The PT microring laser with Cr/Ge modulations (Fig. 3A) was fabricated using overlay electron beam lithography and plasma etching. Under optical pumping with a femtosecond laser (see supplementary text and fig. S3), a broad photoluminescence (PL) emission around 1500 nm was first observed at low pump power densities. As the pump power was increased, the transition to amplified spontaneous emission (ASE) and full laser oscillation was clearly observed from the rapidly increasing spectral purity of the cavity mode (Fig. 3B). At higher pumping intensities well above the lasing threshold, the single-mode peak is seen lasing at the wavelength of 1513 nm, confirming our theoretical prediction of the single WGM lasing operation of the PT microring laser. The lasing linewidth is about 1.7 nm around the transparency pump power, corresponding to a quality factor of about 890 that is limited by the surface roughness of the sample. In Fig. 3C, the light-light curve corresponding to single-mode emission clearly shows a slope change corresponding to a lasing threshold at peak pump power density of about 600 MW cm^{−2}. While the lasing mode (*m* = 53) in the PT broken phase emerges above the lasing threshold, creating well-pronounced single-mode lasing with an extinction ratio of more than 14 dB, other WGMs are all below the lasing threshold and are strongly suppressed.

For comparison, a control sample of a WGM laser was fabricated consisting of the same-sized InGaAsP/InP microring resonator without additional Cr/Ge index modulation. As expected, we observed a typical multimode lasing spectrum with different WGM azimuthal orders distributed over the gain spectral region (Fig. 4A). Compared to the PT microring laser, it can be seen that under a similar pumping condition, the resonance peak for the same azimuthal order of *m* = 53 well matches the single-mode lasing of PT ring resonator at the wavelength of 1513 nm (Fig. 4B). The power efficiency and the lasing threshold are also similar because the introduced loss in the PT microring laser minimally affects the desired lasing mode. Moreover, we also fabricated an additional PT microring laser with a different azimuthal PT modulation for the order of *m* = 55. Its lasing emission at 1467 nm (Fig. 4B) also agrees well with the multimode lasing spectrum of the conventional WGM laser for the same azimuthal order (Fig. 4A). It is evident that instead of altering the WGM in the microring resonator, the introduced PT gain/loss modulation selects the lasing WGM in the PT broken phase over a broad band of spectrum. By changing the desired azimuthal order of the structured PT modulation, the single-mode lasing frequency can be efficiently selected. Although we only demonstrated lasing for two WGM orders, this mode selection concept is general and in principle valid for arbitrary gain spectra. In applications, the demonstrated stable single-mode lasing can be efficiently routed, using a bus waveguide through the evanescent ring-waveguide coupling, to photonic integrated circuits for on-chip signal amplification and processing.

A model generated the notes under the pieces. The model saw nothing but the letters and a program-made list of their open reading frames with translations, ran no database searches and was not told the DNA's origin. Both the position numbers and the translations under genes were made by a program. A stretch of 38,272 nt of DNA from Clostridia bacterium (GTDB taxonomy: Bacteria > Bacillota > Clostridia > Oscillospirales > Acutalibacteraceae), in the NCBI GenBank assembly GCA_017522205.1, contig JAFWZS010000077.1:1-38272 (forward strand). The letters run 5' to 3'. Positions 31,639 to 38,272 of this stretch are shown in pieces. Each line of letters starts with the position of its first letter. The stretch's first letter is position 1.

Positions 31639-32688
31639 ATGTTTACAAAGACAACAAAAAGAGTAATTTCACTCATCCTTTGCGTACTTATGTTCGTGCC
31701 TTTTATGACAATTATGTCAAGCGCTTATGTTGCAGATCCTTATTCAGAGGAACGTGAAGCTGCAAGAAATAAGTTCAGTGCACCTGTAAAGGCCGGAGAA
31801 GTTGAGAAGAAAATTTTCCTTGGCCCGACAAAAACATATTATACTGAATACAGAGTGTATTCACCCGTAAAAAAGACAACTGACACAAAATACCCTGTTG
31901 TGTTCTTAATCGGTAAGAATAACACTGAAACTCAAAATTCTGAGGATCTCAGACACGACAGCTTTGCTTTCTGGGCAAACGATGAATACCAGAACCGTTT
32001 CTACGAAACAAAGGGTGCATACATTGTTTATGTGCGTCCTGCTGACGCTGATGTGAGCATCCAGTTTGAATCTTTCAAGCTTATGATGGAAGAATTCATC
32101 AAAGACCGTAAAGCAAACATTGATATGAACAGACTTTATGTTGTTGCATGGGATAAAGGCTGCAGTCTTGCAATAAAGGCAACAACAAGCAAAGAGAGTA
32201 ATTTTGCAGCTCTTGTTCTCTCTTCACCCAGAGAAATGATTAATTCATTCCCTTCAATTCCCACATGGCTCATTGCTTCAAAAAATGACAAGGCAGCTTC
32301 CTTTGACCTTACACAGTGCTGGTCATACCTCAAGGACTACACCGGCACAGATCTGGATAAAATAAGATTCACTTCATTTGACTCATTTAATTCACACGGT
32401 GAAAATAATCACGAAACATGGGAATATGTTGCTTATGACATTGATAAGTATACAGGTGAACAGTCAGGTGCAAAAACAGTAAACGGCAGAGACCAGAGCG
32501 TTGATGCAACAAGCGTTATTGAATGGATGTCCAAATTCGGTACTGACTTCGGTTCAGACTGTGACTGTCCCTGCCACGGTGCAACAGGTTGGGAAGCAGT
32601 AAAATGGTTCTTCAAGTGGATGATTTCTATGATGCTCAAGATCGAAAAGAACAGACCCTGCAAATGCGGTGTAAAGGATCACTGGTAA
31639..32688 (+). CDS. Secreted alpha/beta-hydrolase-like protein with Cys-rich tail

We have demonstrated a PT microring laser by delicate exploitation of optical loss and gain. Such a microring laser is intrinsically single-mode regardless of the gain spectral bandwidth. This is because the continuous rotational symmetry of PT modulation enables the thresholdless PT breaking only for the desired mode. More importantly, our PT laser demonstration is a major step toward unique photonic devices such as a PT symmetric laser-absorber that coincides lasing and anti-lasing [i.e., coherent perfect absorption (*29*, *30*)] simultaneously.